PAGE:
The Israeli elections, scheduled for tomorrow, are quite split, though not two ways, but rather five ways. A lot of the voters will only decide at the ballots, choosing the lesser evil. In very general negative lines, the reasons people give for not voting for the different parties are: Had enough of Bibi, Herzog is too soft, Tzipi is untrustworthy, Bennett is extreme, Kachlon is a bluf, Lapid is disappointing, Arabs are for the Palestinians, Hareidi's are only for themselves, Gal-on is irrelevant, and Lieberman is corrupt.
A lot of the right wing people don't want to vote for Bibi and the Likud, as they feel they had enough of him, personally. Some feel it's the time to go farther right, to Bennett and the Habait Hayehudi, on defense issues. Some feel that Kakhlon and Kulanu party could be the answer, so to push more social issues, but still vote right on defense. Lieberman's Israel Beitenu party has fallen apart due to corruption investigations, and subsequently lost most of it's voters, so much so that some suspect it will not make it over the necessary minimum.
As for the center, it is still Yair Lapid with Yesh Atid, but some of his disappointed right wing voters who felt he could make a difference on social issues, which was the ticket he ran on, found a place with Kakhlon. Some left wing voters were also disappointed and veered back to the left to Herzog and Tzipi at the Zionist camp.
Thus, a small Labor party, headed by Itzhak Herzog, became the number one contender for the prime-ministership as it joined the Tnua party, headed by Tzipy Livny, forming the Zionist Camp. The deal between the too was a rotation of two years each for the Prime Minister's office, respectively. Farther to the left, the Meretz party headed by Zehava Gal-On, is loosing traction too. Some of the people who voted for them, hoping for more compromise with the Palestinians and no settlement building, see that Herzog's party has Stav Shafir who is considered very left on those issues, and others like her, at a very hi place in the party. These voters are choosing to go with the bigger party, hoping to make a bigger difference.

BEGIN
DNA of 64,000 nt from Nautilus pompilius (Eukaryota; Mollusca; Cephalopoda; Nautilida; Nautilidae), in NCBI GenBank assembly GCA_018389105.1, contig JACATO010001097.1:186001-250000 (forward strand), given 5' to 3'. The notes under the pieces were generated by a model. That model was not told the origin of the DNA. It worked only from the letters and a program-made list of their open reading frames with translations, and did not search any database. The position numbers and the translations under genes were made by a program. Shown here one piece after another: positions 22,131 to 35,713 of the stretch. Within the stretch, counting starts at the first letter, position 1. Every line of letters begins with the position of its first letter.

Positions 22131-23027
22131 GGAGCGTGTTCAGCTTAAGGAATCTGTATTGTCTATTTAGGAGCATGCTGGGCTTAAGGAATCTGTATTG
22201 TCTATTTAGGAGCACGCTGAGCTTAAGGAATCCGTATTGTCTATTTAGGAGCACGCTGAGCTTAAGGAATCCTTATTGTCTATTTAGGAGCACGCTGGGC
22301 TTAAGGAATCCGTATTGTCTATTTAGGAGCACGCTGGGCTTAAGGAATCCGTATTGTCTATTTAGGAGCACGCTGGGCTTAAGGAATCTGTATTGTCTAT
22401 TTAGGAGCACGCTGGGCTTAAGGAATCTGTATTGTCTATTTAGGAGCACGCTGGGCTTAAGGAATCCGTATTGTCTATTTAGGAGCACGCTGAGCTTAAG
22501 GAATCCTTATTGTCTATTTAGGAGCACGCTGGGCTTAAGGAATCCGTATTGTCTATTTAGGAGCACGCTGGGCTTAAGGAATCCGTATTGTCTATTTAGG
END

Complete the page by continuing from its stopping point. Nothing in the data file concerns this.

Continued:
What's left are the Arab and the Hareidi parties, which went through an opposite process to each other. The Arabs united, which gave them more power and more votes, and the Hareidi split, which weakened both sides, and split their public. Interestingly enough it seems that the Arab party will not seek to join the government coalition, to not confirm the Zionist rule over Israel. However, again on the opposite approach, the Hareidy need to join the government desperately, Zionist or not, to allow a better access to the budget plate.
Into this campaign pore a lot of foreign money, in the form of V15 who seek to replace Bibi, and Sheldon Adelson who wants to keep him in place. Also bring in two big newspapers that are butting heads without even attempting to wear a guise of objectivity: Yediot Ahronot, with it's Ynet website, for the Zionist camp, and Israel Today for the Likud.
And there you have it. The biggest party is the Zionist Camp, as the voters flocked to them, but the larger block is on the right, as the voters spread out from the Likud to other right wing parties. In Israel, it's the larger block, not the larger party, which would go on to compile the government.
There are two things to remember for this election. Quite like the last election, and possibly even more so, more Israelis are going to vote according to social issues: cheaper housing, lower cost of living and getting the big monopolies to give the middle class a break, like the gas and banks. The other thing is that Israelis are going to vote according to a party if they like who's heading it, and not vote for it if they distrust or even don't like the sound of their voice. In any case, It's not going to be as much on Iran, nor will it be as much about the Palestinians.